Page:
The trustees approved an estimated distribution from the endowment for fiscal year 2014 of $187 million, or 5.2 percent. The distribution, which is the percentage of the endowment used to cover operating and non-operating costs, has seen a steady percentage rate decrease since the 7.2 percent distribution of fiscal year 2010. The 2008 financial crisis impacted endowments across the country and forced many institutions to seek higher percent distribution rates to cover operation costs.
“Since that time we have been trying to get the number down in the 5 percent vicinity,” Anderson said. “We still have some work to do, but we are making good progress.”
Tuition for the Geisel School of Medicine will increase 5.5 percent to $53,432, while tuition for the Tuck School of Business will rise 4.9 percent to $58,935.
“Each entity has its own budget and its own expenses and revenues so it wouldn’t necessarily make sense for all of them to be the same,” Anderson said.
Matthew Rennie ’16 expressed concern over the effects of tuition increases on incoming students given the country’s financial state.
“I feel it is surprising that it’s the most expensive Ivy League,” Rennie said. “Increasing tuition, especially with the economy not being great right now, may not be a good thing for some people and may make Dartmouth less of a viable option right now.”
Aylin Woodward ’15, who receives partial financial aid and funds the rest of her education through personal and family contributions, said she was interested to know what tuition is comprises and the aspects of tuition that are experiencing cost increases. She explained that higher tuition may cause more students to seek jobs on campus and in the Hanover area.
“I am in an awkward gray area, so it means that I have to make certain financial accommodations for next year,” she said.
Ethan Canty ’15 said he was interested to know whether increasing tuition on students who do not receive financial aid brings net gains to the College.
“Since the financial aid is still increasing, it makes you wonder if this is the way that the College can get more money through students who don’t receive financial aid and will still have to pay that increased money,” he said.
Anderson said the College is committed to meeting 100 percent of students’ demonstrated financial need. Currently, 45 percent of the student body receives financial aid, and the average financial aid grant for these students covers 66 percent of the cost of attendance. The average price of attending the College for members of the Class of 2016 is roughly $43,000.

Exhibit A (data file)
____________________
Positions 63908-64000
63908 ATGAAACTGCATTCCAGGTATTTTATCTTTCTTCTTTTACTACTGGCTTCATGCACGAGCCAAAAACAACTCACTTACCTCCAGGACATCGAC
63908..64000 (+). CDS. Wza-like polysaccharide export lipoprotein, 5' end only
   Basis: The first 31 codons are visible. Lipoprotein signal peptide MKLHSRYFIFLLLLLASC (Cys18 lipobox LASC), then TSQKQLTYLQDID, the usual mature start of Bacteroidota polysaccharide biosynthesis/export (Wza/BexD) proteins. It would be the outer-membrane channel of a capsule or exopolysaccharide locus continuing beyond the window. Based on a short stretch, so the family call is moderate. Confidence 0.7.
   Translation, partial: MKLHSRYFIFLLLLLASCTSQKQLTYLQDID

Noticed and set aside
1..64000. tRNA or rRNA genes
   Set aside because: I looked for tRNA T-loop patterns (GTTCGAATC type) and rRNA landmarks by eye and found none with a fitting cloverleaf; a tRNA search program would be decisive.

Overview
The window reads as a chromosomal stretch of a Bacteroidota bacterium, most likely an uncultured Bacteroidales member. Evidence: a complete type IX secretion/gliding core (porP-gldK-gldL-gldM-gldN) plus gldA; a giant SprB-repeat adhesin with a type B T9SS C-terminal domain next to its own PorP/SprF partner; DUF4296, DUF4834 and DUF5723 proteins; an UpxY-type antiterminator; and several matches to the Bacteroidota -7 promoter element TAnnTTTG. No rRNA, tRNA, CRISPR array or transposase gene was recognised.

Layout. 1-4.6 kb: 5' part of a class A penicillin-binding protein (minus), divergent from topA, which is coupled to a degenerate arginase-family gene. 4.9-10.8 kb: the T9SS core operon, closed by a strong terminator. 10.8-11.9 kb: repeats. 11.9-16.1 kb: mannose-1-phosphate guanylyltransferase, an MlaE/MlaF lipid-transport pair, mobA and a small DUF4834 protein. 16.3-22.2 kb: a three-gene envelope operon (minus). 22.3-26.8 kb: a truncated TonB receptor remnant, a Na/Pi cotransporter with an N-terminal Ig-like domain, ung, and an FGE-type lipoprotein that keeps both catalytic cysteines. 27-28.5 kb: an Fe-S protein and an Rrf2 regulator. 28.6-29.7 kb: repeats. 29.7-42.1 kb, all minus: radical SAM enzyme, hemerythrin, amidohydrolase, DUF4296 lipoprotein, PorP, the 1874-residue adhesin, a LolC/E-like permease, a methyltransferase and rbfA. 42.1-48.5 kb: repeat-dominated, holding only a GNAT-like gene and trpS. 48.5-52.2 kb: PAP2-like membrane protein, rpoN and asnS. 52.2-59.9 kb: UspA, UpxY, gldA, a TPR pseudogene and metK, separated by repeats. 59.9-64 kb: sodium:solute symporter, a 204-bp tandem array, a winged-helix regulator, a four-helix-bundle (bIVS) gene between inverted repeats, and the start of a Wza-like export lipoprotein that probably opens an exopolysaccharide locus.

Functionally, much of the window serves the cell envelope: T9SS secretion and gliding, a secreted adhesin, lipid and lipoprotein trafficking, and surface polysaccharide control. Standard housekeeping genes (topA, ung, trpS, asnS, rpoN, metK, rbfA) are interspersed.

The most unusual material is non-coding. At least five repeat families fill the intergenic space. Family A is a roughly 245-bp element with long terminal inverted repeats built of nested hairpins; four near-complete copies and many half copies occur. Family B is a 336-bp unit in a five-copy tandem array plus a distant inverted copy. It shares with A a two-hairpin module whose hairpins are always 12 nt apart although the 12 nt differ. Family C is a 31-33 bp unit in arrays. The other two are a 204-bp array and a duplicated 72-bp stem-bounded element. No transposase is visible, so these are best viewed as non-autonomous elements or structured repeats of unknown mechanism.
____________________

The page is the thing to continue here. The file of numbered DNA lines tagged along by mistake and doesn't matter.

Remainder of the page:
Last year, the College raised the free tuition and no-loan threshold to students whose family incomes are less than $100,000 per year. These students are also granted scholarships, grants or work-study opportunities to cover the costs of mandatory fees and room and board.
Toan Do ’12 said that while he doubts tuition increases will cause students to transfer out, the cost may deter students from applying or accepting offers of admission. Increased financial aid may improve incoming students’ perceptions of the College.
“As long as the financial aid keeps up or compensates for the increase in tuition, I think that’s fine,” Do said.
The College’s financial aid helps maintain low debt levels for students upon graduation, Anderson said.
“We are in an outstanding position to attract an incredibly economically diverse student body, which is always one of our goals and which we feel like we do a pretty good job of attracting,” Anderson said.
The Board of Trustees meeting also included a presentation on the state of the College by Interim College President Carol Folt, as well as reviews of strategic planning by the deans of Dartmouth’s professional schools, Dean of the Faculty of Arts and Sciences Michael Mastanduno and Dean of Graduate Studies Brian Pogue.